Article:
US Automakers Slide in Reliability Rankings

Consumer Reports said all U.S.-based brands fell to the bottom half of 29 brands in the rankings.

In this April 25, 2017, file photo, a General Motors dealer's sign stands in Nashville, Tenn.
In this April 25, 2017, file photo, a General Motors dealer's sign stands in Nashville, Tenn.
AP Photo/Mark Humphrey

U.S. auto companies such as General Motors, Tesla and Ford faltered this year in Consumer Reports' reliability rankings as readers reported more mechanical trouble with their vehicles.

The magazine and website said all U.S.-based brands fell to the bottom half of 29 brands in the rankings. Lexus and Toyota were once again at the top.

Consumer Reports got more than 500,000 responses to the annual survey of its subscribers, and it uses the data from the 2000-2017 model years to predict reliability of 2019 vehicles.

The survey released Wednesday found that readers are having more trouble with technology designed to increase fuel economy than they are with electronic infotainment systems, which long had been a bugaboo for automakers and vehicle owners.

The mechanical problems with smaller turbocharged engines and transmissions with multiple gears could leave people stranded rather than just frustrated with voice recognition or other technology, said Jake Fisher, director of auto testing at the magazine.

"It's worse for the consumer, absolutely," Fisher said. "I would be happy to not be able to pair my phone five times than get stuck on the side of the road once."

Mazda, Subaru, Kia, Infiniti, Audi, BMW, Mini and Hyundai rounded out the top 10 auto brands. Volvo had the worst reliability followed by Cadillac, Tesla, Ram and GMC. Asian or Korean brands took seven of the top 10 spots.

Tesla dropped six places from last year and now ranks 27th. GM's Buick, normally a top-10 finisher, tumbled 11 spots to No. 19. Ford was the highest-ranked U.S. brand but fell three places to No. 18.

The domestic brands largely were plagued by problems with newly introduced models, Fisher said.

"Traditionally it's the older models that have the best reliability. As they cycle through the fleet, we're seeing a drop," Fisher said.

In the case of Tesla, the Model S luxury electric car fell from "above average" reliability to "below average" as readers reported trouble with the air suspension and door handles that extend from the body when the driver approaches. The low reliability score cost the Model S its "Recommended Buy" status with the magazine. Tesla's Model X SUV remained "much worse than average" due to problems with its falcon-wing doors and touch screen, while the simpler Model 3 mass-market sedan ranked "average" in reliability.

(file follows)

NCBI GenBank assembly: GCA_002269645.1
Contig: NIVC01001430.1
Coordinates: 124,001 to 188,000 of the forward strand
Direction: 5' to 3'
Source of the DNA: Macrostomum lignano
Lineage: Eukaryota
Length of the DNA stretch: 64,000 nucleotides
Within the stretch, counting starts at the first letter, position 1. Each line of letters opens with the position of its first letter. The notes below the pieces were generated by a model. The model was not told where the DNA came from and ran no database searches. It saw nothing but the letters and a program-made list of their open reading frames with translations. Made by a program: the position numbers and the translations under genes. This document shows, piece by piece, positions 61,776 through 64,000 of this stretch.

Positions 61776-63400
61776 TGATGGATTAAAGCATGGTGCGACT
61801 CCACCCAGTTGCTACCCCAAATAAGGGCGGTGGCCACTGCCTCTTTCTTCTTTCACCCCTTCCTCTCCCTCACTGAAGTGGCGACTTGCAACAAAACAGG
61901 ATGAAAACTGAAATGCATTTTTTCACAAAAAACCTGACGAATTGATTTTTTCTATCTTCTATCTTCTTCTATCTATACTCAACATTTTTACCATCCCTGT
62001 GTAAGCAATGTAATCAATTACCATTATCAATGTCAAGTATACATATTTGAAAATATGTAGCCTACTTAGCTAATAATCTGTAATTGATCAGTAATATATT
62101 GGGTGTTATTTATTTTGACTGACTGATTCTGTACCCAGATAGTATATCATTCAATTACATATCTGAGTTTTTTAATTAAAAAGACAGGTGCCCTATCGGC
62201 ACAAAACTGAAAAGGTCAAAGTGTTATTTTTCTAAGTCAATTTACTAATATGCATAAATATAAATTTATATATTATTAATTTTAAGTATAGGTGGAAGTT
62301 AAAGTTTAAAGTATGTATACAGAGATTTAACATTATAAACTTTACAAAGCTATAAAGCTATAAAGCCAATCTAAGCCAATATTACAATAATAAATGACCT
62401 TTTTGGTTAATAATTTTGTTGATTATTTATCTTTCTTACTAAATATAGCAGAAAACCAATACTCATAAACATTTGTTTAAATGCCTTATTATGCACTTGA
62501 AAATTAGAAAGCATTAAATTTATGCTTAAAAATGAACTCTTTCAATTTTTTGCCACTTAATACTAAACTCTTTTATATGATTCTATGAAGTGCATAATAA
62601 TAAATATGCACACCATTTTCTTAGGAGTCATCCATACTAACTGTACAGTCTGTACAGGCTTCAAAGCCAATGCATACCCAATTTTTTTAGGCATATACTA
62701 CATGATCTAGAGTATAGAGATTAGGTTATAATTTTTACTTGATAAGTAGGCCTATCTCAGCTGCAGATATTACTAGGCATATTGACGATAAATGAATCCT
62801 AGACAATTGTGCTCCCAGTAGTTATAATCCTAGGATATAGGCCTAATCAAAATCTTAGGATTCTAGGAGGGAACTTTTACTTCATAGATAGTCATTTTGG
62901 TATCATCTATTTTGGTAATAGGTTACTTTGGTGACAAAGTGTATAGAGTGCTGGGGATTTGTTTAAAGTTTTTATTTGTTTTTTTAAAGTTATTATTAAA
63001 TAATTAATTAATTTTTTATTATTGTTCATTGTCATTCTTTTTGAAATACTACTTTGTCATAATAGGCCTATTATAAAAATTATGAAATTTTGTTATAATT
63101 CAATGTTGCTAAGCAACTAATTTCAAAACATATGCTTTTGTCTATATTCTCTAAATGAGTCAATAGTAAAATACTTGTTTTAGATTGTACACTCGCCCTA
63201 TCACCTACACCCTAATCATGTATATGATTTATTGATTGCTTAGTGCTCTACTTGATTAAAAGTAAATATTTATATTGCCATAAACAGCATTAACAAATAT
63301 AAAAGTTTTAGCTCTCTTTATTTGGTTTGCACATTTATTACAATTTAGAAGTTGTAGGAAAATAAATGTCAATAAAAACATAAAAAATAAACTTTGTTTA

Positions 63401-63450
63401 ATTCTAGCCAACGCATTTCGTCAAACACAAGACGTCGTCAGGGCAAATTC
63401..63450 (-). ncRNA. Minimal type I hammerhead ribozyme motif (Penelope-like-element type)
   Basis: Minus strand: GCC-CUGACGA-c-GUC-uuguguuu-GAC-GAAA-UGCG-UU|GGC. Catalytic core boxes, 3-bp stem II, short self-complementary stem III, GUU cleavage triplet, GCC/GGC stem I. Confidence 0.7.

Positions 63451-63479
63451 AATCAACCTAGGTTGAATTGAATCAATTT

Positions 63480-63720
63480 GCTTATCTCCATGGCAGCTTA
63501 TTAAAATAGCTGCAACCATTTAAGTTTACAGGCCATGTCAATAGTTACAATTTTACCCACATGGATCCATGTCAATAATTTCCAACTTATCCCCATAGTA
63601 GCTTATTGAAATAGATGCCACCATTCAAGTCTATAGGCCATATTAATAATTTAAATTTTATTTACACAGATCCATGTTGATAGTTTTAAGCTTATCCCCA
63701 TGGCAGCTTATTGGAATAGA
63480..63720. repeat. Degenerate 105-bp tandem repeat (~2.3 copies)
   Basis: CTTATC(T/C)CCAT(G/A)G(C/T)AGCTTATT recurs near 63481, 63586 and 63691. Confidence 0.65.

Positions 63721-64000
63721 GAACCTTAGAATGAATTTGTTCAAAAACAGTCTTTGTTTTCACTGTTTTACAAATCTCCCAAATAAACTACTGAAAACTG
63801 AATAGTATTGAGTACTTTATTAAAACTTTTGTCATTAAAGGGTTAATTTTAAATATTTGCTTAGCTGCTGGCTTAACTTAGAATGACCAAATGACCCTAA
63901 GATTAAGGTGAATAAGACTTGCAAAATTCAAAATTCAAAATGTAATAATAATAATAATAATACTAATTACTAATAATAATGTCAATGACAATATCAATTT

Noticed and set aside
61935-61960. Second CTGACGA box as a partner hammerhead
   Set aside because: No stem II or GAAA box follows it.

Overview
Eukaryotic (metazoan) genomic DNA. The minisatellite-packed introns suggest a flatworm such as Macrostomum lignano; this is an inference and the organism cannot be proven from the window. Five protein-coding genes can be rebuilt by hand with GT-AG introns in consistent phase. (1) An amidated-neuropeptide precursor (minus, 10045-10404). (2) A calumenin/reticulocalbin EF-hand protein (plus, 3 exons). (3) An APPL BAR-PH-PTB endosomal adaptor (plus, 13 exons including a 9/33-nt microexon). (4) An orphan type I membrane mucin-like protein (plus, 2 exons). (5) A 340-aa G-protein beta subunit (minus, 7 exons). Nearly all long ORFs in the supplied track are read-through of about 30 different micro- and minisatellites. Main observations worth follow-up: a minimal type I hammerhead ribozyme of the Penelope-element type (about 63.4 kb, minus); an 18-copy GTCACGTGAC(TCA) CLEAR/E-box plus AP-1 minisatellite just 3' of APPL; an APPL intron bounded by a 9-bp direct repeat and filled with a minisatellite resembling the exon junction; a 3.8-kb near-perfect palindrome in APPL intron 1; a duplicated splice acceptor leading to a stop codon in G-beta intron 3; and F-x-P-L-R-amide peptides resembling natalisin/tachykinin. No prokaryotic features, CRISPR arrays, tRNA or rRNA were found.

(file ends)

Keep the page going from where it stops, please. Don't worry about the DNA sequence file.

Tesla introduced more complexity into the Model S by offering all-wheel-drive and air suspension standard, Fisher said. The company makes hardware and software changes weekly, raising the risk of problems, he said.

General Motors' brands were hurt by mechanical problems including transmissions on its newly introduced large crossover SUVs such as the Buick Enclave, Chevrolet Traverse and GMC Acadia. Buick's Enclave was the most reliable vehicle the brand had until the redesign, and now it's the worst, dragging down Buick's score, Fisher said.

Cadillac, he said, pushes the edge on new consumer-pleasing technology, but that causes reliability problems.

Almost the opposite are Toyota and its Lexus luxury brand, which have taken the top two slots for the sixth straight year, Fisher said. Toyota is slow to introduce new technology, only now offering Apple CarPlay when other automakers did it years ago, he said.

"If you're slow to the market, you're slow with technology, that's the way you do get reliability and that's how Toyota is so consistent," he said.

Consumer Reports said it didn't have enough data to rank Alfa Romeo, Fiat, Jaguar, Land Rover, Maserati, Mitsubishi or Smart.

The magazine gives more weight to mechanical and safety issues than minor problems like voice recognition or wind noise.

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